Well, I that’s all for now. Thanks, as always, for the blogging joy.
You are loved.

Wednesday, March 18, 2009

Sierra is the Best and Other Stories

Yesterday Sierra and I were communicating through Facebook. She mentioned that she had done very well with her essay on the book “Lord of the Flies”. I commented by saying that I really hated that book, and here’s why – it was assigned reading when I was a Senior in high school, and I never could figure out the symbolism, especially that of the pig head on a stick. Those of you who read the book will know what I’m talking about. Those who haven’t will think “What?!” It’s probably too much to explain here, just know that a bunch of boys were stranded on an island, all pandemonium broke out, and one of the kids cut the head off of a wild boar and stuck it on a pike. The pig head was supposed to have great meaning. During my Senior English class there was much discussion on what the pig head symbolized and I kept waiting for my teacher to say, “Ok, here is the right answer…”, but that never happened. In fact, I remember her saying that there wasn’t a real definitive answer, which made me think that the whole exercise was a huge waste, and then I just got mad. I’ve been mad ever since. So frustrating, and I’ve hated that book to this day for that reason.

And then Sierra came along, like a sunny ray of light, and explained it all to me. After I told her my story, she wrote this, “The pig was the lord of the flies. And it basically represents the evil that had taken over the island.” That’s so simple. She went one step further, and looked up the answer on Sparknotes, and got this:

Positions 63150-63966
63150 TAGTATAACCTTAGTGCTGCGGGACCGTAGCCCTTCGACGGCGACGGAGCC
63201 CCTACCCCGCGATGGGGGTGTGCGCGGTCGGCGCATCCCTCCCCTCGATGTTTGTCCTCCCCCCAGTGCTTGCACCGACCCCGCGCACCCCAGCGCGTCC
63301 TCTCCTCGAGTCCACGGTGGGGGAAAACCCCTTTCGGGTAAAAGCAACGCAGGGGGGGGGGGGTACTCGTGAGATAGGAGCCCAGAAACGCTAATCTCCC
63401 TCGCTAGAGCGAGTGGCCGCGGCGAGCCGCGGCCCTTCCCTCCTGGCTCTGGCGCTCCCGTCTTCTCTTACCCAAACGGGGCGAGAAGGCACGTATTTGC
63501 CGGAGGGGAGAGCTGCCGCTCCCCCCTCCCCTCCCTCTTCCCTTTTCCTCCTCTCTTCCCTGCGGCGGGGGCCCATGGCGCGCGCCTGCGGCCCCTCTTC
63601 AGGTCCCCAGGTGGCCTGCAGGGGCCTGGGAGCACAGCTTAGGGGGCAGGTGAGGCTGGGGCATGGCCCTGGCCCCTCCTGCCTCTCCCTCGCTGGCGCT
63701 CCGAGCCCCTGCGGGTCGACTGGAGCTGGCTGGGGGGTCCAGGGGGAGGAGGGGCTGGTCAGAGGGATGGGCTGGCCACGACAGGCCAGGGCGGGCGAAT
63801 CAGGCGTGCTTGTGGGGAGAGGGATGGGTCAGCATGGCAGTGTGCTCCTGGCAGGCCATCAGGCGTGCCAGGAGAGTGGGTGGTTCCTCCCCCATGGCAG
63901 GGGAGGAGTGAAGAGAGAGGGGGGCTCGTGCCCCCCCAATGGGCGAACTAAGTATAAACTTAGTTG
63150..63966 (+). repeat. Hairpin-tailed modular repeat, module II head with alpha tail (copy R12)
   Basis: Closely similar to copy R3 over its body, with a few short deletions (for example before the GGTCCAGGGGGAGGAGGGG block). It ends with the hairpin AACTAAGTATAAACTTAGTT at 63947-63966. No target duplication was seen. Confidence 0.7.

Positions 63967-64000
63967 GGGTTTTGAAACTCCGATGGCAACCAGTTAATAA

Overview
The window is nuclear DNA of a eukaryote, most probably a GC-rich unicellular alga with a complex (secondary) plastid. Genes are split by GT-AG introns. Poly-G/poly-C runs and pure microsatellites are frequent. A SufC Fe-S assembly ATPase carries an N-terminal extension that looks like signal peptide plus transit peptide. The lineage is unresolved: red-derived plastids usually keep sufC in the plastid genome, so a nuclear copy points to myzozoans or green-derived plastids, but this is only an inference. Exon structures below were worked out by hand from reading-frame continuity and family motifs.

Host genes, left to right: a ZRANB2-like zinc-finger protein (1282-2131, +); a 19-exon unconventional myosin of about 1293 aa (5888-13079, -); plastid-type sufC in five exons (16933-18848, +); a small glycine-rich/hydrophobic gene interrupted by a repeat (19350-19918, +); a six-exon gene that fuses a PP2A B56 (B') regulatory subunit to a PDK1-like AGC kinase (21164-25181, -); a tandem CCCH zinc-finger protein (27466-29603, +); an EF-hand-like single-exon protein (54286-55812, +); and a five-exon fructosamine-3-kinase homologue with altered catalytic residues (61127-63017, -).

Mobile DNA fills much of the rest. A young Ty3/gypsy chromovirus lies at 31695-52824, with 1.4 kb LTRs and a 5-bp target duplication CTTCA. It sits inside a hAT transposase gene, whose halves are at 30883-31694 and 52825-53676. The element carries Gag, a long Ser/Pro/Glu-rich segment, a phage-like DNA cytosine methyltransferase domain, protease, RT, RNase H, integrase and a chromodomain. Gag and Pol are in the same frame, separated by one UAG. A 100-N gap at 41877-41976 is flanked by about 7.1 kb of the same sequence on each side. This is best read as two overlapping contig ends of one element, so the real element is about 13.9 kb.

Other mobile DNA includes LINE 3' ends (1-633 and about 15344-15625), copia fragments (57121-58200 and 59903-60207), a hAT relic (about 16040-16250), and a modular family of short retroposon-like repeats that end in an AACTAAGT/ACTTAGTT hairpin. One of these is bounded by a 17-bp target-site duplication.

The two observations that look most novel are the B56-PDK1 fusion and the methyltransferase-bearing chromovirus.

“Sparknotes. For all your symbol defining needs!
'The Lord of the Flies is the bloody, severed sow's head that Jack impales on a stake in the forest glade as an offering to the beast. This complicated symbol becomes the most important image in the novel when Simon confronts the sow's head in the glade and it seems to speak to him, telling him that evil lies within every human heart and promising to have some “fun” with him. (This “fun” foreshadows Simon's death in the following chapter.) In this way, the Lord of the Flies becomes both a physical manifestation of the beast, a symbol of the power of evil, and a kind of Satan figure who evokes the beast within each human being. Looking at the novel in the context of biblical parallels, the Lord of the Flies recalls the devil, just as Simon recalls Jesus. In fact, the name “Lord of the Flies” is a literal translation of the name of the biblical name Beelzebub, a powerful demon in hell sometimes thought to be the devil himself."

There it is. If you, like me, have for twenty years been thinking “What the heck?” there’s your answer. One more reason to be grateful for Sierra. The book actually sounds interesting now. I might want to read it again.

Speaking of books, I was at the store last night, and will give you a summary of our evening. I walked around for 20 minutes holding a stupid BYU t-shirt wondering why we have it and where to put it. The thing has for months now been moved from one register area to another because no one knows where it belongs. It’s the only t-shirt in the store, and does not have a place. Melanie kept asking me why I was so outraged over a t-shirt, and I explained patiently but with gritted teeth the reasons listed above. After awhile, she finally admitted that she’s the reason that we have the offending shirt - she brought it back as a return. Nice.